Union J (CLOSED)
Time Out says
First, let me state my bias: I am from New York and I was sitting at a table of homesick New Yorkers. When the short menu (six starters, six mains) was presented, one of the New York natives immediately said: “We’re back in the Lower East Side.” “No, more like Fort Greene,” said another.
They were referring to the culinary renaissance that’s occurred in New York City in recent years. The origins of the menu were revealed when we learned the chef’s old stomping ground was Williamsburg, Brooklyn – one of the original laboratories of New American cooking.
The menu here is not intimdating, not like Wylie Dufresne’s WD-50, which started NYC’s Lower East Side’s culinary movement. There are no molecular experimentations, but there is foam; the menu appears humble but took years to devise.
The two masterminds behind it are Eric Johnson and Jason Casey (thus, the Js), prodigies of Jean Georges in Shanghai. They’ve been in Hong Kong a matter of weeks and they’ve already caused Lan Kwai Fong to quiver.
As Allan Zeman reshuffles his theme restaurants in LKF, he is allowing new tenants such as Union J (backed by Paul Hsu of Elite Concepts) to take over sought-after real estate. And when the chefs are also the owners of a project, the difference is very evident. You can immediately feel the blood, sweat, and tears that have gone into the making of this place.
Everything is expertly prepared in the kitchen, from labouring over fresh fruit ice to top their appetisers to making their own pop (that’s soda in American speak). They’ve emptied out bottles of Blue Girl beer then refilled them with homemade fizz flavoured with the likes of green apple and edelflower (possibly the best use for Blue Girl).
Starters such as crab salad ($148), steak tartare with cherry olive tapenade ($148), and hamachi cubes with cucumber and wasabi ($138) set us up for the evening. Each dish has been made with craftsmanship honed through years of trial and error in fine kitchens. Some might be surprised to see the appetisers priced similarly to the mains, but we can understand why, given the ingredients, skill, and innovation that have gone into each. The steak tartare with tapenade was rich from the fat of the beef, creamy from the golden egg yolk, and salty from the olive. Simple, humble food executed very well. The crab salad wrapped in a sheet of apple (left) was naturally sweet and retrieved memories of summers in New England. But, by far, the hamachi with green apple-champAgnesabi ice was the highlight. The quality of ingredients spoke for itself. The only introduction needed was a spoon.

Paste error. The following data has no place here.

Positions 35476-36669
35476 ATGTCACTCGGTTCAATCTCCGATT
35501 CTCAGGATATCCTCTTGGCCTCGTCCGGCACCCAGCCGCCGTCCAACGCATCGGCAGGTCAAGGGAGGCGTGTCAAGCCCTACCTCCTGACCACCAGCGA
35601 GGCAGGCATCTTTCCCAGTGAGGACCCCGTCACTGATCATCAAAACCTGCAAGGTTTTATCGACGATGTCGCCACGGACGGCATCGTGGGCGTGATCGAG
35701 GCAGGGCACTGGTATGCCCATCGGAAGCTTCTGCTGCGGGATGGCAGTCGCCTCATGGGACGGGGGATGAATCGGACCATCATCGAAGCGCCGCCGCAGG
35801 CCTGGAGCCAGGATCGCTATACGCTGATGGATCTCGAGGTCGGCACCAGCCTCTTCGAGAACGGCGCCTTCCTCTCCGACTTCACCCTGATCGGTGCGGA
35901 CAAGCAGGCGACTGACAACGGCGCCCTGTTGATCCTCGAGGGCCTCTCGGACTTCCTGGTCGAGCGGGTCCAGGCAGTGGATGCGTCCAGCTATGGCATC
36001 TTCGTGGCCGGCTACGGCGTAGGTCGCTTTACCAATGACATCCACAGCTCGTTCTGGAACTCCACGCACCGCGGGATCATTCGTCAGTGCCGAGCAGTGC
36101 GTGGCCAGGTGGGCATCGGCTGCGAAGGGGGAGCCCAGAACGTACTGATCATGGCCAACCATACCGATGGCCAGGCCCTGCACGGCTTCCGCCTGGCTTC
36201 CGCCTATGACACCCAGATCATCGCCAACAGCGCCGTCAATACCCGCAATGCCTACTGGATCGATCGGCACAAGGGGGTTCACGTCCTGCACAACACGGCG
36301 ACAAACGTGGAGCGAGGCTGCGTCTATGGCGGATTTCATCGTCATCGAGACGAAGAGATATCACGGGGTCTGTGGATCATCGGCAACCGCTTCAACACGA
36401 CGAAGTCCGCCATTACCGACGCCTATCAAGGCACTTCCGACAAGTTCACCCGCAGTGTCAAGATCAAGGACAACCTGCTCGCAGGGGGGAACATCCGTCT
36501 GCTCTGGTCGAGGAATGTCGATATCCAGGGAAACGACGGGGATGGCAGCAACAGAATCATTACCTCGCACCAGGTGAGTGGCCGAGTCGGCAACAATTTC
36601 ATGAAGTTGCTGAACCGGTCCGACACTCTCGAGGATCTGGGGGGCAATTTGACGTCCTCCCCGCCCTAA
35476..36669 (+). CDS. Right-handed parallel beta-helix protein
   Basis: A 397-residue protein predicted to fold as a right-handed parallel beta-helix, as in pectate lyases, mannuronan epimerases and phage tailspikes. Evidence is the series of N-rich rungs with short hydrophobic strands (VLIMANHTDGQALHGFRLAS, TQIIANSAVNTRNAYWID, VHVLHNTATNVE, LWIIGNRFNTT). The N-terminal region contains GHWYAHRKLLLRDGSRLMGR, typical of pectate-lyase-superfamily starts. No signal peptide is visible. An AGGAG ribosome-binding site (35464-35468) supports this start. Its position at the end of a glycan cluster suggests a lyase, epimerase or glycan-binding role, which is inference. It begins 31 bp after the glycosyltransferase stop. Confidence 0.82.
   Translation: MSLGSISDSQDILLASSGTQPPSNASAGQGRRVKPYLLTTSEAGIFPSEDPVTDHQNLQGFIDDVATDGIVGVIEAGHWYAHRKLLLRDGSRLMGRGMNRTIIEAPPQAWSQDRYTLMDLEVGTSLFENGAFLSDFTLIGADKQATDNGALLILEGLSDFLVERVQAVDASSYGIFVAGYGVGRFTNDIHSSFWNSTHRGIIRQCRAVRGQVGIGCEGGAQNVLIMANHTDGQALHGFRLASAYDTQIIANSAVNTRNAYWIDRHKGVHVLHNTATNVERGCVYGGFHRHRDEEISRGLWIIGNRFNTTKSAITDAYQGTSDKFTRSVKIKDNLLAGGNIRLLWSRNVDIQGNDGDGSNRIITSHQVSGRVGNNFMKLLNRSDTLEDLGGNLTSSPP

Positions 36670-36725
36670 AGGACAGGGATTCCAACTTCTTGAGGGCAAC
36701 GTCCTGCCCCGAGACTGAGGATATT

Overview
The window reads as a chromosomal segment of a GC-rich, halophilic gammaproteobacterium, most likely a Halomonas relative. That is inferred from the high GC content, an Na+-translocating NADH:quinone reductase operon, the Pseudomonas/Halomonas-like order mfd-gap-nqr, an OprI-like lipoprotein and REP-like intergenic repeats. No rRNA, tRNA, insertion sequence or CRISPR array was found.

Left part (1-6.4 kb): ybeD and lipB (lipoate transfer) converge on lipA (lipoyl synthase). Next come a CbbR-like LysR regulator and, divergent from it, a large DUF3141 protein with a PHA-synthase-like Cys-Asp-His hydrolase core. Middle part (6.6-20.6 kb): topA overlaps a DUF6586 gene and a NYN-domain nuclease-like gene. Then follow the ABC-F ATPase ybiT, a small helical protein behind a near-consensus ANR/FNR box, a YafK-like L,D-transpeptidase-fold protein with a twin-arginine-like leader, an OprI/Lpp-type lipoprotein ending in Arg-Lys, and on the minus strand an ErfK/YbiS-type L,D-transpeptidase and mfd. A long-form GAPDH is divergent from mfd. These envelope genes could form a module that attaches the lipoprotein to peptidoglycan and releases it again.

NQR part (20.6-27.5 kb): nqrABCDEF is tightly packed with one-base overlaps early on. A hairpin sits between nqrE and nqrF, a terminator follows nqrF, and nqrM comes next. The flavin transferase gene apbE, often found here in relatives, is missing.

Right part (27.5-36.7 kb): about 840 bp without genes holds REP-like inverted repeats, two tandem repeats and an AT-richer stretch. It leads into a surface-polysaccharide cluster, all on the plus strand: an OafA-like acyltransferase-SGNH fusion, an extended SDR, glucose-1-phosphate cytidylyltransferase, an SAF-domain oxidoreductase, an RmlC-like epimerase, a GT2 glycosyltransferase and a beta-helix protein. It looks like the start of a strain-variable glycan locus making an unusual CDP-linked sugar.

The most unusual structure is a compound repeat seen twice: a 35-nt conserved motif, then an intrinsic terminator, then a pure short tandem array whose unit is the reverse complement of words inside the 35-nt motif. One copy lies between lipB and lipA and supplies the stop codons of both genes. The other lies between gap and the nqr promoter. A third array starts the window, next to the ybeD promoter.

If your mouth isn’t watering yet, here are the mains: pappardelle with braised lamb shoulder and fava beans ($168), USDA sirloin ($238), and scallops on a bed of sweet corn puree ($178).
A former butcher’s daughter sitting at the table had this to say: “We always had great cuts of meats in the house, so whenever I eat steak at restaurants it’s always been disappointing. Except this wasn’t.”
“The taste of the steak is much better than Lardos,” said another dining companion. In fact, the cut itself was a humble piece of Angus marinated with orange peel, garlic and other spices, which did not taste of the marinate, but somehow enhanced the beef flavour. The steak was sous vide to the exacting temperature of choice and seared to form a crust. The duck fat fries that accompanied the steak were a mild addiction. When I’m feeling down, I’ll want to eat this dish and I’ll want seconds. The pappardelle was more meat than pasta, with a hunk of lamb shoulder that broke at the crush of a fork. It was topped with crispy garlic and ginger for contrast. How are they doing this for $168?
We played “name that ingredient” with the sweet corn sauce that carried the plump sea scallops. Was it lemongrass? For sure. Ginger? Yup. Butter? Lots. Chef Johnson came over for a chat after the mains were cleared, as he did with other tables. “I cut the corn from the cob, sauté it with shallots and butter, then blend it with chilli, kaffir lime leaves, ginger and lemongrass,” he revealed.
Pastry chef Casey entered with a sampler of desserts: 70 per cent molten chocolate cake ($88), a watermelon, red berry and beets parfait topped with lychee foam ($68) and something called “ABC dessert” ($48), which arrived in a Chinese takeout box. Bias number two: I hate sweets, but I licked the box down to its paper seams. The swirls of raspberries, cheesecake and crumble were the stuff of childhood memories.
Our only criticism was the wine list. There are some decent ones, some old horses, some costing the price of jetting to dine in New York. It’s not bad but it could be less brat pack. For an innovative menu, we were hoping the wine list would be on par. Corkage is $300 a bottle.
My third bias: Union J's bar serves Maker’s Mark bourbon. This is the direct path to my heart. Not many restaurants or bars serve this Kentucky bourbon, and when they offer an alternative to Jim Beam or Wild Turkey, I get gitty. But personal bias aside, the bar is fully stocked and the juices are fresh pressed, so if you are looking for an alternative to the overstuffed, overly snooty Feather Boa for fresh made-to-order cocktails, then may we recommend Union J?
1/F, California Tower, 30 D’Aguilar St, Central, 2537 2368. Mon-Fri, noon-3pm, 6pm-10.30pm. Sat, 6pm-10.30pm. Sun closed.